We can actually guess at a few kinds of events or confrontations that would move the guy in these pages to become the Superman he apparently still becomes. Hopefully Morrison's version will be cleverer than what we can make up or anticipate, as that's half the reason we pay for books and comics and movies instead of making it all up in our heads, right? Making the apparently implausible into the satisfyingly evident, at best seemingly inevitable - getting us from a problematic place here to someplace we don't know how to get to - is Morrison's job.
     
    Last edited: Sep 2, 2011
  16. Admiral_Young

    Admiral_Young Fleet Admiral Admiral

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  17. Myasishchev

    Myasishchev Rear Admiral Rear Admiral

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    All I'm saying is that roughing a man up for operating a business which violates labor laws goes a bit beyond immature: it's a direct action against society. Sure, the hyperreality of the genre, Morrison's characteristically expressionistic writing, all that. But that's what it is, a criminal act designed to terrorize people into behaving the way Superman prefers.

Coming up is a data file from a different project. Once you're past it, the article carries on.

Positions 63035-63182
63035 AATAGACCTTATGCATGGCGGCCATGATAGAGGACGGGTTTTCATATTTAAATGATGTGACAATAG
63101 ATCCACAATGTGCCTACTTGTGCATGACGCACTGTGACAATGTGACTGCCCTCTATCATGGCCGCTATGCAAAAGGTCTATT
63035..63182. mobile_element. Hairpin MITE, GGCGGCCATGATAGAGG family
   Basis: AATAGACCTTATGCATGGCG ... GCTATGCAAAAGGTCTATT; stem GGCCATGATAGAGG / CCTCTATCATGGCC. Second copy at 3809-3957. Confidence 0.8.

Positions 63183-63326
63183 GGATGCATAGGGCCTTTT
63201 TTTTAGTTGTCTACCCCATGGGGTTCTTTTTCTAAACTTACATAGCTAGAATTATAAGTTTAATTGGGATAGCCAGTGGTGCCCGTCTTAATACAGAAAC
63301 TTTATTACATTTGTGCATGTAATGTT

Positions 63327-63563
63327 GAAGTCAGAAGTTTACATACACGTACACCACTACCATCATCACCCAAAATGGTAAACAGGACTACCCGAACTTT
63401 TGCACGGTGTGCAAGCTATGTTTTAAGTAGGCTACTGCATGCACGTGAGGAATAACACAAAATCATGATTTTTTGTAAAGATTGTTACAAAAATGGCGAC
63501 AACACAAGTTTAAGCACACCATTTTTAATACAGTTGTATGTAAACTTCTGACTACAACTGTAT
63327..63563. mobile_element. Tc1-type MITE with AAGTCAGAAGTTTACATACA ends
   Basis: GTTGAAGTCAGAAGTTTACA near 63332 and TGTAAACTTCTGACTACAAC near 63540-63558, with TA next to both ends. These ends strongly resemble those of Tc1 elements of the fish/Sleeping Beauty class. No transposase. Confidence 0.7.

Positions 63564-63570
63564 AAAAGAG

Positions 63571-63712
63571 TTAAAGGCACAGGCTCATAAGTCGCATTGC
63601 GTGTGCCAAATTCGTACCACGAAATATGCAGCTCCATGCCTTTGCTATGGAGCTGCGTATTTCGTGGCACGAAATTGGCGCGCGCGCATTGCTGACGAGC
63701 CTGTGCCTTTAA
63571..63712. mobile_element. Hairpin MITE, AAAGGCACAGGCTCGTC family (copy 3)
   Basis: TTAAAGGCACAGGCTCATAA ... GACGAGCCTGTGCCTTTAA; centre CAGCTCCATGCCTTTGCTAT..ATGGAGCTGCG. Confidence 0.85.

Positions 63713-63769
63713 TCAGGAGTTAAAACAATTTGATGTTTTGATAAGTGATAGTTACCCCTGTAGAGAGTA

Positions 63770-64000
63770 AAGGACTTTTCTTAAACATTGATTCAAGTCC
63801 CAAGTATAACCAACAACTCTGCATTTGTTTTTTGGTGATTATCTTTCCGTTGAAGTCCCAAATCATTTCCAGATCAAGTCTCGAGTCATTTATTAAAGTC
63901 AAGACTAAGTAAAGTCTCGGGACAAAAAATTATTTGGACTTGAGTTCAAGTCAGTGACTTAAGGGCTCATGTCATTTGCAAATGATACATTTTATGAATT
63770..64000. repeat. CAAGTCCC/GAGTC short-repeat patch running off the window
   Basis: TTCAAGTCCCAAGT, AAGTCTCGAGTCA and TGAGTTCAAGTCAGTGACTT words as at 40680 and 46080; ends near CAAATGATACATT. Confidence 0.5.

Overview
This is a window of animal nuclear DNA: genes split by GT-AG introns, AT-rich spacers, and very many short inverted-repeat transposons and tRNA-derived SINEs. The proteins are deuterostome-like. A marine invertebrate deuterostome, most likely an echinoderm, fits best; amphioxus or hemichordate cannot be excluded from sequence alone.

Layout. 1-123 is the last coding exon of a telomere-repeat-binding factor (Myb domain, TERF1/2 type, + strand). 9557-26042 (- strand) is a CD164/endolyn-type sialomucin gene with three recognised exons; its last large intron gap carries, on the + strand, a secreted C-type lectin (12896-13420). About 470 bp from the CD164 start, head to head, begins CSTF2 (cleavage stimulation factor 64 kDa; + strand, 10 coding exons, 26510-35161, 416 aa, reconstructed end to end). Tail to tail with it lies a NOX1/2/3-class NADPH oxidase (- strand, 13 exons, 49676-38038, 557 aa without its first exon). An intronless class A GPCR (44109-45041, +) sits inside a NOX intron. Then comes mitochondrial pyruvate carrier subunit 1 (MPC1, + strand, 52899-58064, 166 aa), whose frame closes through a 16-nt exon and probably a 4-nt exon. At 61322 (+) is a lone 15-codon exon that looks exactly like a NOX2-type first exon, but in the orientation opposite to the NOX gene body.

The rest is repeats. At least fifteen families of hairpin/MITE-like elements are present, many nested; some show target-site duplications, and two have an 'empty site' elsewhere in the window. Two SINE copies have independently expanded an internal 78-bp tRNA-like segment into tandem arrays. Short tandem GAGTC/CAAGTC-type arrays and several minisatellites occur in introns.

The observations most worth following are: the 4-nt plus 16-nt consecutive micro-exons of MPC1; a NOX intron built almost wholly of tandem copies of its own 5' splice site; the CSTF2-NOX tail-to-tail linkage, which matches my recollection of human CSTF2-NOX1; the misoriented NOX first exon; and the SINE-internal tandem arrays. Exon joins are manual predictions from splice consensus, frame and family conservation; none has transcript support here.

Now, I don't want to come off as if I'm against Superman, Class Warrior. I actually think it's a good idea, and, right now, perhaps a necessary idea. My problem with it is that it doesn't have much legs on it. Because the outcomes are either Superman changes the world, which is an outcome that cannot be abided in a shared universe that is editorially required to maintain some basic connection to the real world, or the world defeats Superman.

    It reminds me of that one comic where Superman was helping the little kid whose family were migrant workers, and the Guardians of the Universe threatened to end him if he agitated for a living wage or decent working conditions. And in this argument, I'm the little blue archcapitalist git. :(

    ETA: Oh, and to be honest, I'm not sure the confession is completely unusable, that is unusable for any purpose, as much as I want to lay into Morrison's complete ignorance of American, or indeed common, law. The statement is incredible and could not support a warrant or a criminal investigation, but the Department of Labor has never needed a warrant to investigate suspected labor abuses. All they've gotta do is show up, and I suppose a guy getting thrown off a balcony by God would turn it into a very high-profile case.

    Of course, the upshot is a few hundred illegal immigrants losing their jobs and subsequently subject to deportation, or whatever it is they give illegal immigrants (according to my sources, apparently my tax dollars; joke's on you, immigrants, I don't pay taxes!). Anyway, good work, Superman!